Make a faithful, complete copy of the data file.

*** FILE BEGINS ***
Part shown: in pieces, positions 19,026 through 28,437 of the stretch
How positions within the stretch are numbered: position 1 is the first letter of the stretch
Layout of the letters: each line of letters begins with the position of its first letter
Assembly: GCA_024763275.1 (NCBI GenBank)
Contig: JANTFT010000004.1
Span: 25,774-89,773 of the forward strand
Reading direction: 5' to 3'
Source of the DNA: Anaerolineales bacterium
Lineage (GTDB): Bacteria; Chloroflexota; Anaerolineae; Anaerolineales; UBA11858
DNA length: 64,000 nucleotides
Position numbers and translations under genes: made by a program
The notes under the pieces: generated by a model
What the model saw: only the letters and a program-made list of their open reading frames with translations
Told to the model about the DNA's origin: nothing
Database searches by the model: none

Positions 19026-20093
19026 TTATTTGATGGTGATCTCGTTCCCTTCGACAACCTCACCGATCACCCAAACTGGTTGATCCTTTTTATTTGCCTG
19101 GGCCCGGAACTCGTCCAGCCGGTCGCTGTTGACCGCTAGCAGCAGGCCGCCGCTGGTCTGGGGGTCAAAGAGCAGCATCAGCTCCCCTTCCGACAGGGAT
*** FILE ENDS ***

Part shown: in pieces, positions 19,026 through 28,437 of the stretch
How positions within the stretch are numbered: position 1 is the first letter of the stretch
Layout of the letters: each line of letters begins with the position of its first letter
Assembly: GCA_024763275.1 (NCBI GenBank)
Contig: JANTFT010000004.1
Span: 25,774-89,773 of the forward strand
Reading direction: 5' to 3'
Source of the DNA: Anaerolineales bacterium
Lineage (GTDB): Bacteria; Chloroflexota; Anaerolineae; Anaerolineales; UBA11858
DNA length: 64,000 nucleotides
Position numbers and translations under genes: made by a program
The notes under the pieces: generated by a model
What the model saw: only the letters and a program-made list of their open reading frames with translations
Told to the model about the DNA's origin: nothing
Database searches by the model: none

Positions 19026-20093
19026 TTATTTGATGGTGATCTCGTTCCCTTCGACAACCTCACCGATCACCCAAACTGGTTGATCCTTTTTATTTGCCTG
19101 GGCCCGGAACTCGTCCAGCCGGTCGCTGTTGACCGCTAGCAGCAGGCCGCCGCTGGTCTGGGGGTCAAAGAGCAGCATCAGCTCCCCTTCCGACAGGGAT